If you think adventure is limited to a good raft and a little whitewater, or a bike tour across Palo Duro Canyon country, or a short bungee rope at the high Devil’s Canyon bridge – you might have another think coming.

There’s a book in Jefferson in the Caddo country of Northeast Texas, kept behind a hotel desk in the main lobby, where adventure awaits the traveler daring enough to open its pages.  But there’s a catch. Not just anyone can ask read this book. You must be a guest of old, historic hotel. And to get the most out of this other-worldly adventure, you must take the book back to your room to read it. And even if you make it to the last words in the book without anything significant happening, then you may be in for a long, restless night.

It could be called the Book of the Dead, for it is a book compiled by guests of the Jefferson Hotel about strange encounters of another kind; handwritten accounts of strange noises, loud footsteps in the hall beyond the door, ghostly encounters, whispers and cold spots, and all kinds of other things strange and weird. For in the haunted Jefferson Hotel, there are no rules about what and when things might happen. They just do.

Located in the misty pine and cypress swamp country of Marion County, Jefferson is located where was once the Caddo Indians built their communities of straw and grass homes. By the 1840s steamboats navigated from New Orleans up the Mississippi River to the Red River and up Cypress Creek to newly founded Jefferson, moving cotton and other commodities to market.

A trip across spooky Caddo Lake even today offers a glimpse of the wild and mysterious country that has long given birth to fables and legends and tales of the unusual and unexplained. A few locals talk of a Big Foot creature that stalks the heavily wooded area around the eerie lake. There are tales of ancient Caddo spirits that whisper through the cypress boughs of the nearby bayou.

But it is the historic Jefferson Hotel that garners the most attention as a place of supernatural wonder. For here, perhaps as much as any other place in Jefferson, there have been reports of strange happenings, of ghostly sightings and eerie noises.

According to the hotel’s Web site: “At a time when steamboats plied the Big Cypress River from New Orleans and true Southern gentility was the order of the day a stately structure, now known as the Jefferson Hotel, was built.  Once used as a warehouse to store cotton, this lovely building changed hands numerous times.  At the turn of the twentieth century it was transformed into a hotel and has served as a haven for weary travelers since that time. As you walk down the hallway and peer into each room, you’ll get a sense of the comfort afforded by Southern Belles and genteel men in days gone by. Close your eyes and you’ll hear the rustle of long petticoats, the whistles of steamboats entering the port and river gamblers trying their fortune. Once known as the Crystal Palace in the roaring 20s, ragtime music rang through these halls as couples swirled around the room.”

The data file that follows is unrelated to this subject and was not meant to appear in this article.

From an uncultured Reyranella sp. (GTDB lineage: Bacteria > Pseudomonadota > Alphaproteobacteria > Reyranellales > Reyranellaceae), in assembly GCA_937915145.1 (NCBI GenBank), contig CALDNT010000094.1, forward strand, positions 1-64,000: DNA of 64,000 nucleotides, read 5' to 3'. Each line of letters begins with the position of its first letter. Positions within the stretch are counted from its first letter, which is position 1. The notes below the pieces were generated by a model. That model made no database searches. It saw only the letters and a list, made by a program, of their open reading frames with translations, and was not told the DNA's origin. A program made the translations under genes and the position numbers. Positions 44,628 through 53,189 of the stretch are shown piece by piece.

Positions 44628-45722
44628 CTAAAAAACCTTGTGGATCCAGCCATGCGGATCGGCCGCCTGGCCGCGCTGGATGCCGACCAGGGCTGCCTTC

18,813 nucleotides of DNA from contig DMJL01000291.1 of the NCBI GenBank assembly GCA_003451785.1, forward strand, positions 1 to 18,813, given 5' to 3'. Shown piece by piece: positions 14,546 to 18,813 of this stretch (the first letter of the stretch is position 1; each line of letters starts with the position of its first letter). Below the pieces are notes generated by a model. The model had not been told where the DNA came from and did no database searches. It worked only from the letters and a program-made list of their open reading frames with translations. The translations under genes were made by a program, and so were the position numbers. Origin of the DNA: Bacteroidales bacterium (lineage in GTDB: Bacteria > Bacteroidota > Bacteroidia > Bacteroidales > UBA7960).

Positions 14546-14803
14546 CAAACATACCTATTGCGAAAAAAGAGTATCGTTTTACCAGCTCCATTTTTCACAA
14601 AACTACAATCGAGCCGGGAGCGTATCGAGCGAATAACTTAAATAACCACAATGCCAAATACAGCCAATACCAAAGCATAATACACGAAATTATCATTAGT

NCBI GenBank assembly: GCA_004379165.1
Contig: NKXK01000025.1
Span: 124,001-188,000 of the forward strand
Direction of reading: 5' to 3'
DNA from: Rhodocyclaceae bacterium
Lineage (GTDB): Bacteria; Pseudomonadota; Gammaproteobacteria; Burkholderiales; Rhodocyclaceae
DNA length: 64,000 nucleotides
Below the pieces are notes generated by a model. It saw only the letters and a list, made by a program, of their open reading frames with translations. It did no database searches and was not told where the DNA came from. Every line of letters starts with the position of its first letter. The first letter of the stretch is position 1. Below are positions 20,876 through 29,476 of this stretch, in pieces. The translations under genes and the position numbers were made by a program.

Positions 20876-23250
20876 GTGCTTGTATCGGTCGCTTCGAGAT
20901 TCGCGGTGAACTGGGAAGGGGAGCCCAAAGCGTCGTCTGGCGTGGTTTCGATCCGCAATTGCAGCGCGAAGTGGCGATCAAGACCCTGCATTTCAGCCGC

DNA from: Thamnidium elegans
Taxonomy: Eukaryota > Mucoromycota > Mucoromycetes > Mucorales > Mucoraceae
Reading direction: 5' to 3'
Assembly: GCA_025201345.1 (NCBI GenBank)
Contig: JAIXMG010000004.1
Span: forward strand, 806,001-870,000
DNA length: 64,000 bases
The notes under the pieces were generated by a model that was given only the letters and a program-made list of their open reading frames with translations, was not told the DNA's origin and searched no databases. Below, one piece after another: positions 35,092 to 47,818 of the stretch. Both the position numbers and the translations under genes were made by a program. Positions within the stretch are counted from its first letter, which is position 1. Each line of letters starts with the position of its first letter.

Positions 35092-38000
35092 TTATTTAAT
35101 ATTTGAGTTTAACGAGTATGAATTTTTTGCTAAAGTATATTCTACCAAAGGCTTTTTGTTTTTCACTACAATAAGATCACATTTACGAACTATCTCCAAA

It doesn’t take a lot of imagination with all the period furniture and décor to put yourself back into a time out of place, to travel to the past and glimpse the glory of a hustling, bustling Jefferson.

But there’s more to the old halls than the fancy décor and modern conveniences that have been added. There is more than just a brush with history, for there are tales of ghostly spirits from the old days who still frequent the halls and rooms of the Jefferson Hotel. And many of these experiences are recorded in the book behind the registration desk, the book we call the Book of the Dead.

There is the story of a couple in ROOM 5 whose young son awakened them repeatedly because a man in a long coat and high boots would not go away. At times there is a thick white cloud with a thin, long-haired blonde in the mist.  She seems to be emotionally attached to a bed that was moved from ROOM 12 to ROOM 14. A ninety year old man reluctantly told his tale of wandering the hotel at one in the morning after not being able to sleep.  He saw the petite blonde woman floating down the stairs smiling at him, only to disappear before she reached the bottom step. He said he never believed in ghosts until he saw her!

Camera crews from various local TV stations and radio stations have all had their own weird experiences while taping programs in the hotel - from cameras not working in certain areas of the hotel to recorders turning themselves off and on.

These tales were taken from the hotel Web site and are only a few of the recorded stories in the Book of the Dead. To read them all, or to experience your own haunted adventure, you’ll simply need to book a room and stay the night in this beautiful and accommodating historic hotel. But be warned, the historic Jefferson Hotel is a rare and wonderful place where unusual things can happen. While there seems to be no threat to the safety of the guests at any time, it can be an eye opening experience if you are one of those who are not a believer that, indeed, the truth can be stranger than fiction.

For more information about the historic Jefferson Hotel, log on to http://historicjeffersonhotel.com.